seg

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See also: SEG and -ség

English[edit]

Pronunciation[edit]

Etymology 1[edit]

From Middle English segge, from Old English secg (man, warrior, hero), from Proto-Germanic *sagjaz (follower, retainer, warrior), from Proto-Indo-European *sekʷ- (to follow, accompany). Cognate with Norwegian segg, Icelandic seggur (bully).

Alternative forms[edit]

Noun[edit]

seg (plural segs)

  1. (archaic) A man; warrior; hero.
  2. (UK dialectal) A man; fellow.

Etymology 2[edit]

Probably from the root of Latin secare (to cut).

Noun[edit]

seg (plural segs)

  1. (UK, Scotland, dialect) A castrated bull.
    (Can we find and add a quotation of Halliwell to this entry?)

Part or all of this entry has been imported from the 1913 edition of Webster’s Dictionary, which is now free of copyright and hence in the public domain. The imported definitions may be significantly out of date, and any more recent senses may be completely missing.

Etymology 3[edit]

Short for segregation.

Noun[edit]

seg (plural segs)

  1. (US prison slang, uncountable) Segregation
    • 1988 July 15, Albert Williams, “Prison Drama”:
      [] when a prisoner is transferred or paroled or sent to "seg" (segregation) or hauled back into court, they don't ask if he's busy with a lead role in a play.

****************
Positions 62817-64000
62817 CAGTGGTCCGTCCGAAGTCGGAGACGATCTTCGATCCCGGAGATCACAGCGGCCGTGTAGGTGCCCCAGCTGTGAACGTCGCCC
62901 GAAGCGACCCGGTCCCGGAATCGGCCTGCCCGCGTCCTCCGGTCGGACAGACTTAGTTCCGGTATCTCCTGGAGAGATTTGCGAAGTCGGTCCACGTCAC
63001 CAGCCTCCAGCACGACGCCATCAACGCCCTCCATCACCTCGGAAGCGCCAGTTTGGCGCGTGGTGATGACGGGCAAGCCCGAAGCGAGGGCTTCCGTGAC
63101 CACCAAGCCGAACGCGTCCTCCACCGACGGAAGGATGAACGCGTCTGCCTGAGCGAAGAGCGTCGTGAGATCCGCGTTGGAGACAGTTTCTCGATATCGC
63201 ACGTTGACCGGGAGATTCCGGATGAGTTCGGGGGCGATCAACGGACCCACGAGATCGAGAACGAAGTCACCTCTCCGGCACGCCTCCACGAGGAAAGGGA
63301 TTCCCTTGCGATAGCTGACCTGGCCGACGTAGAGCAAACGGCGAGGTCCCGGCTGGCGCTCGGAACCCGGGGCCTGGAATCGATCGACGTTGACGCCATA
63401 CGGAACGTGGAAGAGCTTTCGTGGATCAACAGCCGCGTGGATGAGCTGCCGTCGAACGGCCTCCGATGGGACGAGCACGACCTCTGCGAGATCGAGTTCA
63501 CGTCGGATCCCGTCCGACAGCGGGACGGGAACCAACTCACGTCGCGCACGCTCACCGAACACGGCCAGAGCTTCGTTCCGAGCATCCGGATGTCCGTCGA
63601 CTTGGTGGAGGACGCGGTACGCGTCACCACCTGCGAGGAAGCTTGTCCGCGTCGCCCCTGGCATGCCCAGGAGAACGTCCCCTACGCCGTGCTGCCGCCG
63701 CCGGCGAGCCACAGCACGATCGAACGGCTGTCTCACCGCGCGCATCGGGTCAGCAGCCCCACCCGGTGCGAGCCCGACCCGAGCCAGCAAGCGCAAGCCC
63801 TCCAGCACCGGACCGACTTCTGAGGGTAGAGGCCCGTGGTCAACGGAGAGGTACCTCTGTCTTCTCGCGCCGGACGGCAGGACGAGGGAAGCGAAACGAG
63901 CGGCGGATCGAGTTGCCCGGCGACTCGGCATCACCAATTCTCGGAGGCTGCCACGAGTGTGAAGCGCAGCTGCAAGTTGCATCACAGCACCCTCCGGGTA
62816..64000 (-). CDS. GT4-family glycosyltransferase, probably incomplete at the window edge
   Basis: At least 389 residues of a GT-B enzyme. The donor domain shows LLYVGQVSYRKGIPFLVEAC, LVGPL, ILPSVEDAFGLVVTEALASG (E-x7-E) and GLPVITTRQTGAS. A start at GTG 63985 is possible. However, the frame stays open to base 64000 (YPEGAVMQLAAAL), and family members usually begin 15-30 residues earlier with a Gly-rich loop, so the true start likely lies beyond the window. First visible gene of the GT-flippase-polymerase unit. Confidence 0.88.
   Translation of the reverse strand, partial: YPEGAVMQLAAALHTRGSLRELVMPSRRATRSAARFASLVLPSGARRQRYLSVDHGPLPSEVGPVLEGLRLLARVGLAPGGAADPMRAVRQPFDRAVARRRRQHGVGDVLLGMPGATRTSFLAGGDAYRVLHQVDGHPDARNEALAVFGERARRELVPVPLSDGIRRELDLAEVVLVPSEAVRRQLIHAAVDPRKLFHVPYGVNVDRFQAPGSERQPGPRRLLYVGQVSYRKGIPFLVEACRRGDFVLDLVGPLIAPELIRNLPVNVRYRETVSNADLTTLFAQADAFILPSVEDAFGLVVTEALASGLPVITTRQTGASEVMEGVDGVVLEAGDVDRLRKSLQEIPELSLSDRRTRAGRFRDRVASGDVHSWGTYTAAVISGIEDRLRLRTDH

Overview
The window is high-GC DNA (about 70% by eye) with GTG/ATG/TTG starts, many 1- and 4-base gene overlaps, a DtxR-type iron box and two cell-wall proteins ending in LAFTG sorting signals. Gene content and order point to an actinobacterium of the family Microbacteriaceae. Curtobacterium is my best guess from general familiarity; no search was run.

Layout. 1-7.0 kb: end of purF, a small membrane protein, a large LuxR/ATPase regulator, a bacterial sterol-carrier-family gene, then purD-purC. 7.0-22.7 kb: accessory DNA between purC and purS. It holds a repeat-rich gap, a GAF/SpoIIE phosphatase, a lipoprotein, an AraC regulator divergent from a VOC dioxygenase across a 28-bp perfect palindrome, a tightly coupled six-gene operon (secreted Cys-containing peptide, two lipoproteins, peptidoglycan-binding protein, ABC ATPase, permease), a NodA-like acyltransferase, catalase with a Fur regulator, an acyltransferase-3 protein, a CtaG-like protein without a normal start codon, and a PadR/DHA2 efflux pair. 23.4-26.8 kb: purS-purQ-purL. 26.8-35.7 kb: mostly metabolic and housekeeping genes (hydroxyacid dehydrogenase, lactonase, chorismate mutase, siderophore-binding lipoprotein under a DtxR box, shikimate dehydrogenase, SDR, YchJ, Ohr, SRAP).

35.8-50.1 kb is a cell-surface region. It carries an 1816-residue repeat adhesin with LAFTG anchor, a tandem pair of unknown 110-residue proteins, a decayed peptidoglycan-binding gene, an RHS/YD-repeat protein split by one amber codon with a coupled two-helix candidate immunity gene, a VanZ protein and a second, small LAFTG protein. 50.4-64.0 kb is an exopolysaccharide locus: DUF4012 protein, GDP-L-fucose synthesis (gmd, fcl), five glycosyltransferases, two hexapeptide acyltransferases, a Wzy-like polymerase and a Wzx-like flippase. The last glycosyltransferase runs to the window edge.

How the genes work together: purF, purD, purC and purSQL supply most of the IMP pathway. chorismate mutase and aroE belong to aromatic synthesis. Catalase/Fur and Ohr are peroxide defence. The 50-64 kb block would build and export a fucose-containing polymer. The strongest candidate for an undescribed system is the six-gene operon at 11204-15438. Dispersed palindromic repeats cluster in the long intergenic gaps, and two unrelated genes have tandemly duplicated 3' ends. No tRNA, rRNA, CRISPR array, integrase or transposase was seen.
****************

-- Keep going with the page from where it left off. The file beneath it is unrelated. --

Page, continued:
Etymology 4[edit]

Noun[edit]

seg (plural segs)

  1. A metal stud or plate fixed to the sole or heel of a shoe to prevent excessive wear. Also known as a blakey.
  2. (dialect) A callus, an area of hardened skin.

Etymology 5[edit]

See sedge.

Noun[edit]

seg

  1. sedge
  2. gladen, or other species of Iris
    (Can we find and add a quotation of Prior to this entry?)

Anagrams[edit]


Afrikaans[edit]

Verb[edit]

seg (present seg, present participle seggende, past participle gesê)

  1. Obsolete form of .

Faroese[edit]

Etymology[edit]

From Old Norse sik, from Proto-Germanic *sek, from Proto-Indo-European *se.

Pronunciation[edit]

Pronoun[edit]

seg accusative reflexive

  1. oneself, himself, herself, itself, themselves

Declension[edit]

Reflexive pronouns - Afturbent fornavn
Singular (eintal), Plural (fleirtal) 3. m, f, n
Nominative (hvørfall)
Accusative (hvønnfall) seg
Dative (hvørjumfall) sær
Genitive (hvørsfall) sín

References[edit]

  • Höskuldur Thráinsson, Hjalmar P. Petersen, Jógvan í Lon Jacobsen, Zakaris Svabo Hansen: Faroese : An Overview and Reference Grammar. Tórshavn: Føroya Fróðskaparfelag, 2004 (p. 119 f., 325 ff.)

Norwegian Bokmål[edit]

Pronoun[edit]

seg - reflexive pronoun

  1. (with verb) oneself; itself; himself/herself
  2. (with verb) one, him, her, it, them
  3. (with verb) themselves

Derived terms[edit]


Norwegian Nynorsk[edit]

Etymology[edit]

From Old Norse sik.

Pronunciation[edit]

Pronoun[edit]

seg

  1. (with verb) oneself; itself; himself/herself
  2. (with verb) one, him, her, it, them
  3. (with verb) themselves

Derived terms[edit]

References[edit]